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Van Morrison and his Latest Record Project, Volume 1

It’s no secret that one of the most poetic songwriters of our time has had a fair amount of strife with conglomerates. Van Morrison has spent the last 50-years sowing mind perplexing studies on social commentary and spirituality. Yet, after a year that’s been ridden with lockdowns and paranoia, Morrison takes his skills to mock the anxieties of quarantine. Even with a herald career that’s seen a release of records that are deemed paramount to music, Morrison outdoes himself in his latest project.

Eloquently titled, Latest Record Project, Volume 1, you almost think the collection of songs are just one big prank on the music industry. But it’s no joke with Morrison showing no regard on being prudent to express his views. When you’re a living legend that’s influenced generations of songwriters, of course you’ve earned the right to give full disclosure.

These views and mixture humor begin in the opener, “Latest Record Project, Volume 1”. Yes, you read that right. The titled track tells the irony in what seems like a one-on-one gag with the listener as the intro lyrics are “You got my latest record project?’’ Morrison has always been viewed as an eclectic genius with deep meditative words. But here, the singer takes a blunter direction with the same crooning spoken word voice that’s epitomized a veteran career. The jazzy overtones and personal message listeners make the ambience warm and the mood comical. As the singer takes the opener as casual as it can be, the track gives small roots on how the music will build on the themes of isolation and being the last of your kind.

The latter theme is built on the track “Where Have All The Rebels Gone” complete with stylized organs and easygoing guitars. Morrison has shown disdain for artists who’ve become sell-outs during their career. Even those who’ve admired the singer greatly and listed him as a major influence to pursue their dreams. But Morrison asks, “Where have all the rebels gone? I can’t find anyone.” Which builds on a more melancholic understanding that commercial views and “pr stunts” have usurped his contemporaries. As Morrison takes this introspective vista, the track “Psychoanalysts’ Ball” brings a bluesy examination of the human mind. The singer’s spiritual side encapsulated the music and lyrics that have been remedied time and time again. Here, self-help and reassurance question whether the judgment of a person’s mood from others have been appropriate.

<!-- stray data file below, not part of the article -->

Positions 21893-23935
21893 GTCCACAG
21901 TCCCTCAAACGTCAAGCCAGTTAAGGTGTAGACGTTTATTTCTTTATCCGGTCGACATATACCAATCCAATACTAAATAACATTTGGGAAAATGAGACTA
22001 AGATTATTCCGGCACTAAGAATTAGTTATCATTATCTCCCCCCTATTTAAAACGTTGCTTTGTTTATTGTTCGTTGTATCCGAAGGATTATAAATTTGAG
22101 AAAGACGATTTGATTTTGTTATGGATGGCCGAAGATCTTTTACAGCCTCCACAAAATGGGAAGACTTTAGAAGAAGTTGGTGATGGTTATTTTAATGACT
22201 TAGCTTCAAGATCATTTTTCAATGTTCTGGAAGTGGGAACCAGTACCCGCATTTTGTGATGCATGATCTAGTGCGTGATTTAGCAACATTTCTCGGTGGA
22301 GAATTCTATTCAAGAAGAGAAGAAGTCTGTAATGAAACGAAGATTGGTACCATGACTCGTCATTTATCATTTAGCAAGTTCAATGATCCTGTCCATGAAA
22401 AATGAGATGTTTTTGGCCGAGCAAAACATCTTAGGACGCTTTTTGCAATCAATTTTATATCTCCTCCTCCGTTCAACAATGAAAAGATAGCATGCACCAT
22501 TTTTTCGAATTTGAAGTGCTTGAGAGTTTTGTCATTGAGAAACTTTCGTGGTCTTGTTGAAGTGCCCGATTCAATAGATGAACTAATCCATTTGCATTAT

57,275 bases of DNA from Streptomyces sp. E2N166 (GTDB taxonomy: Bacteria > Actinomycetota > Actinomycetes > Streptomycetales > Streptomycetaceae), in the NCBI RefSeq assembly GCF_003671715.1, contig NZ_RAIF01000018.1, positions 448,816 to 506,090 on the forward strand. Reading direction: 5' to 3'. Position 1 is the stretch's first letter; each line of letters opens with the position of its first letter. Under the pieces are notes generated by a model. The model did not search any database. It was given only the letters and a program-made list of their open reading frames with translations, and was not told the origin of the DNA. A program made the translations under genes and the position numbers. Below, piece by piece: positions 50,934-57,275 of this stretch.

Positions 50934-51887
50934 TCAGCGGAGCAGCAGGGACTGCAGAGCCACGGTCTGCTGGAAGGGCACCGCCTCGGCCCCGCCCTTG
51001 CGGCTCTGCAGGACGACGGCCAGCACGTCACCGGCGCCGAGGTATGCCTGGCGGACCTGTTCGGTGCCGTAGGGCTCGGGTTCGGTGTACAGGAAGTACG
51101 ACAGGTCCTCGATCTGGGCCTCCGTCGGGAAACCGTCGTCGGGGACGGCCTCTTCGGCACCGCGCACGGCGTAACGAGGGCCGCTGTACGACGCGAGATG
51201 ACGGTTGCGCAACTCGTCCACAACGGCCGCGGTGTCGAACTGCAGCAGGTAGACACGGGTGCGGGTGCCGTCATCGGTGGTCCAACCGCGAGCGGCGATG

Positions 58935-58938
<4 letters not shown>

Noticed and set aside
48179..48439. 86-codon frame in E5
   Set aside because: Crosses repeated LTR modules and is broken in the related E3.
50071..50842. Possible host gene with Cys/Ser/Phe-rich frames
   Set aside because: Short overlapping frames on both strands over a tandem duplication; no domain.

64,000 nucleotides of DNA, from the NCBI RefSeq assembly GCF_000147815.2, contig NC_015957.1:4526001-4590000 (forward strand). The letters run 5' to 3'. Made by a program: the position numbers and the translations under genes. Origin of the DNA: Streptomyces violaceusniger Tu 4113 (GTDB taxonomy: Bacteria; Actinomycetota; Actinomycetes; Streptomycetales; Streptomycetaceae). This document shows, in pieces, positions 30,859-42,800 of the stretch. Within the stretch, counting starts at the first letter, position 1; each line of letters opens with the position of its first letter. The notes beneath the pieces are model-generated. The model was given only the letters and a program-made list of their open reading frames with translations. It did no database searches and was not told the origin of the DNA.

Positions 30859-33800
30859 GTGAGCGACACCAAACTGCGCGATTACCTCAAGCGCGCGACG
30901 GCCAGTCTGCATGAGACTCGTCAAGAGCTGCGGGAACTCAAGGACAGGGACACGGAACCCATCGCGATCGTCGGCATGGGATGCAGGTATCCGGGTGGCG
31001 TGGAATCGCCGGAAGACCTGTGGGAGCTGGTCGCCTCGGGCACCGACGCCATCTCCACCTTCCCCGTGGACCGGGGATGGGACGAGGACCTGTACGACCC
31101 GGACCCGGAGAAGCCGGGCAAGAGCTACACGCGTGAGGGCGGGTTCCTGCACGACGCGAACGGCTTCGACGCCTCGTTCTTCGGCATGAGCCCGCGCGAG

But if it’s the human mind or political environment, Morrison shows you don’t have to be a careered analyst to see past the ideology of both. In all 28 tracks, the singer lists his anxieties and the scope to which these ideologies have brought. “They Own The Media” and “Long Con” make the paranoia and angst ridden world seem grim but with a sly wit to simplistic lyrics. Its straightforward attitude with a mad genius at the helm creates an album that seems like a Truman Show experiment. All glued together by a heavenly choral group that’s added the smooth supplements of a rocksteady rhythm section.

For all the madness and magic Morrison has brought over the years, his latest trek into society is peered through a scope on reality. In an episodic tale of candid responses to fear, including a track that pokes fun at the perils of social media, Morrison doesn’t hold back. Whether his frankness is refreshing or weary, it’s without a doubt engaging with simplicity. If he continues the same pattern into the next project, people can expect it to be another plain-spoken motif. Until then, Morrison can sail us into the mystic of volume 1.

Written by Trenton Luber


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